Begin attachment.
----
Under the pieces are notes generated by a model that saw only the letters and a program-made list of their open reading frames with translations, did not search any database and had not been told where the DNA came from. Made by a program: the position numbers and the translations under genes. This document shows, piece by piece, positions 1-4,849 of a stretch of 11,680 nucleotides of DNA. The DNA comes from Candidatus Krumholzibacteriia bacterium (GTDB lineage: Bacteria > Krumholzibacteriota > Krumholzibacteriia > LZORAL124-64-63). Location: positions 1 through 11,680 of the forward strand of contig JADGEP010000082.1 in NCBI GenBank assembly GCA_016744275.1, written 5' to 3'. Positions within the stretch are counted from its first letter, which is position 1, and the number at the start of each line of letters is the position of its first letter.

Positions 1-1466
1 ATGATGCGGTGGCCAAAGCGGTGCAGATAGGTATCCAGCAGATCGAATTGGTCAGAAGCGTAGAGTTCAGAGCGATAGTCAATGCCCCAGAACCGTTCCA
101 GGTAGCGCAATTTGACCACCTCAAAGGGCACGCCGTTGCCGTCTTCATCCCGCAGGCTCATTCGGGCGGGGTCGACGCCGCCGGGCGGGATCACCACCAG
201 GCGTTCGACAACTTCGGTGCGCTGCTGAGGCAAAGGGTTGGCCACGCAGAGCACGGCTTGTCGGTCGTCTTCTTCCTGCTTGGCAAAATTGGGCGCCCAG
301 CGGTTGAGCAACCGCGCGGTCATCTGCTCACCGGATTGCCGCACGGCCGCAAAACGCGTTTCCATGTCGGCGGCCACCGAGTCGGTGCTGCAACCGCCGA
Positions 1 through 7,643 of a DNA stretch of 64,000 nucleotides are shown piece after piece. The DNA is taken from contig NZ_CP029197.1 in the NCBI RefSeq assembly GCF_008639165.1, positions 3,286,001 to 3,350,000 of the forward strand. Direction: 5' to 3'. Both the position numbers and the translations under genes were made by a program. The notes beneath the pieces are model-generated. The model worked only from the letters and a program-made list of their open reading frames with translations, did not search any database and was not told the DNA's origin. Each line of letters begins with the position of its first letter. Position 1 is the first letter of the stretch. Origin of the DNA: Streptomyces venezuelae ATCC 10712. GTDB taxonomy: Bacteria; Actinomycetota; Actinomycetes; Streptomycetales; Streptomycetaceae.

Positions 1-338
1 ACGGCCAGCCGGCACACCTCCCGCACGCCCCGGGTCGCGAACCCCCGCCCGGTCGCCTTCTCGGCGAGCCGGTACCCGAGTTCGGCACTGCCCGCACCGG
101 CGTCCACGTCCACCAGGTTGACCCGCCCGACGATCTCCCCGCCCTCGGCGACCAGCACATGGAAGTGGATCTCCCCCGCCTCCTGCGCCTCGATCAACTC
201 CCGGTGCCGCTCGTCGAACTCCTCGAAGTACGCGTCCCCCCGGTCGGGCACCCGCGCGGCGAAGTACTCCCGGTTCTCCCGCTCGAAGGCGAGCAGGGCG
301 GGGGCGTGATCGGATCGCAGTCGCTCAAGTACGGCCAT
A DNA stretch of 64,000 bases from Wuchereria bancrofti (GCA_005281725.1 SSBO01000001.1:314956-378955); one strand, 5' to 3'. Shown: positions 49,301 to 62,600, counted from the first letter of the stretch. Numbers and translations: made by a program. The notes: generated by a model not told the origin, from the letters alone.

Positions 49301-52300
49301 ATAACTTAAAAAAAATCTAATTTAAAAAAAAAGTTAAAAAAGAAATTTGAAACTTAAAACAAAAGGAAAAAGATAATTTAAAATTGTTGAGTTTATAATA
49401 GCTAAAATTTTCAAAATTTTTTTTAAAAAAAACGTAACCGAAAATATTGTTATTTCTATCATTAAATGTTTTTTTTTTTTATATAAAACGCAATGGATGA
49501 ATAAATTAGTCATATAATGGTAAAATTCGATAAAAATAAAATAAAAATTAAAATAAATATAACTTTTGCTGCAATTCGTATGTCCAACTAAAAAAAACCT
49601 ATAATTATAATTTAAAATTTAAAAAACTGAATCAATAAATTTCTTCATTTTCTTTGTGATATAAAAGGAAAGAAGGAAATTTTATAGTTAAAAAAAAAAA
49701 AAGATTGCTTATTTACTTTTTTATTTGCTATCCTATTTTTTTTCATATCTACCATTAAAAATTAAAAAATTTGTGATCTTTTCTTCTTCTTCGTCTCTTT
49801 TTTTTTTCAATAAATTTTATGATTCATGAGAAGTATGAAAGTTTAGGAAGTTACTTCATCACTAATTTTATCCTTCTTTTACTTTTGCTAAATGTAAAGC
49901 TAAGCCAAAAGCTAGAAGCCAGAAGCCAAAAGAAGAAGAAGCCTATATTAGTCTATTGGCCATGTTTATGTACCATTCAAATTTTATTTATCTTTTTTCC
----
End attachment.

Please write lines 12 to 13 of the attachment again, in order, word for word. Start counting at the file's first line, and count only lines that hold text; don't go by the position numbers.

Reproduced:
301 GGGGCGTGATCGGATCGCAGTCGCTCAAGTACGGCCAT
A DNA stretch of 64,000 bases from Wuchereria bancrofti (GCA_005281725.1 SSBO01000001.1:314956-378955); one strand, 5' to 3'. Shown: positions 49,301 to 62,600, counted from the first letter of the stretch. Numbers and translations: made by a program. The notes: generated by a model not told the origin, from the letters alone.